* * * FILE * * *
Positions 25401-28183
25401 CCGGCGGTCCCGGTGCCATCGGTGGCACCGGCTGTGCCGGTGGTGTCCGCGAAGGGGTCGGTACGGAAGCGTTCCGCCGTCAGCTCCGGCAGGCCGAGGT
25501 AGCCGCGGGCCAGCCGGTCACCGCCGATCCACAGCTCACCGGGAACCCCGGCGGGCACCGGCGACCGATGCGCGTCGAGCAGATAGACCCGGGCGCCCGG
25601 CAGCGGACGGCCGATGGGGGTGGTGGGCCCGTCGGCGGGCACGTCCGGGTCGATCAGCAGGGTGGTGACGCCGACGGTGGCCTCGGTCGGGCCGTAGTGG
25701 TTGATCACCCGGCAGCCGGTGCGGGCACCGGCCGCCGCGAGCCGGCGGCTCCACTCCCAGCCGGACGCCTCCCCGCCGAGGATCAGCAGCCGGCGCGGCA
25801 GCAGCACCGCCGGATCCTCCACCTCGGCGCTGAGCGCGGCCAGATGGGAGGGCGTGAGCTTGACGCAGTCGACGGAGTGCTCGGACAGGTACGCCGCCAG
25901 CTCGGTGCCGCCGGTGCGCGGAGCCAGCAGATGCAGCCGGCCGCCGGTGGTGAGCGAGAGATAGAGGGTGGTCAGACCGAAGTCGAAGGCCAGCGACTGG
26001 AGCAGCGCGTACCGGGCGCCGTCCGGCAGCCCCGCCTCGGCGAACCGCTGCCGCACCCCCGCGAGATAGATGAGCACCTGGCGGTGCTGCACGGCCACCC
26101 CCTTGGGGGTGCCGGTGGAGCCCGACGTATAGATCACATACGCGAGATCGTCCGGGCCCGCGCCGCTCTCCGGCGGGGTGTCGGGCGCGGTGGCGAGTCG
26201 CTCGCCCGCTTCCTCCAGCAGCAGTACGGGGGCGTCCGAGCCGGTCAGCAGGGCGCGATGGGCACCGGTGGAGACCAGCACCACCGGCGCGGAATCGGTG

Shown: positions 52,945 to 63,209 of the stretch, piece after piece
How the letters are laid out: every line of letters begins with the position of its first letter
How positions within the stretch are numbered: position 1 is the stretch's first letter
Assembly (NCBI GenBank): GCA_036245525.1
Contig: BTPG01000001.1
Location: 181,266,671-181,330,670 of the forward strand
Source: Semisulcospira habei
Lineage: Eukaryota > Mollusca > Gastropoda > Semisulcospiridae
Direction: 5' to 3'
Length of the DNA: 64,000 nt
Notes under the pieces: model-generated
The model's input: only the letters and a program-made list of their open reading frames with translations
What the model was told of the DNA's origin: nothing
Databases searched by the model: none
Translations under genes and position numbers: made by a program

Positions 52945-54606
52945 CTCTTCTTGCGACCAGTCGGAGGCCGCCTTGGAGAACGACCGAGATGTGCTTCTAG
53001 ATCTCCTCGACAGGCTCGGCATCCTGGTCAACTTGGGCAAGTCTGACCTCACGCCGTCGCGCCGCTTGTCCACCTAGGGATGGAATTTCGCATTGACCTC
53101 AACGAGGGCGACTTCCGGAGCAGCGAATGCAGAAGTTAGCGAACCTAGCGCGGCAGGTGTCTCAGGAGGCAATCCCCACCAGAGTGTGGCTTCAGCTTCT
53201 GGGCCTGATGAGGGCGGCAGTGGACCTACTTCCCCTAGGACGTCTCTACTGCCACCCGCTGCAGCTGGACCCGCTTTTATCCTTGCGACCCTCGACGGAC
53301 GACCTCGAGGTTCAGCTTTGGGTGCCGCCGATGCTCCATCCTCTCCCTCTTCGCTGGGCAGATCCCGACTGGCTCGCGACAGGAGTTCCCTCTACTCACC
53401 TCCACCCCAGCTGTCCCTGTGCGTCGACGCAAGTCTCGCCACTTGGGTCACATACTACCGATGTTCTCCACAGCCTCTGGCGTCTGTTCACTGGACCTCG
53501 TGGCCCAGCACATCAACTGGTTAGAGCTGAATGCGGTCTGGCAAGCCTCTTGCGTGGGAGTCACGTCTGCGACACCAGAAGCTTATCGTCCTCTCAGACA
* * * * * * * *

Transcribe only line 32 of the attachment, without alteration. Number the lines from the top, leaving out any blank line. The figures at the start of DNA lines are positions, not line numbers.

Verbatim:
53401 TCCACCCCAGCTGTCCCTGTGCGTCGACGCAAGTCTCGCCACTTGGGTCACATACTACCGATGTTCTCCACAGCCTCTGGCGTCTGTTCACTGGACCTCG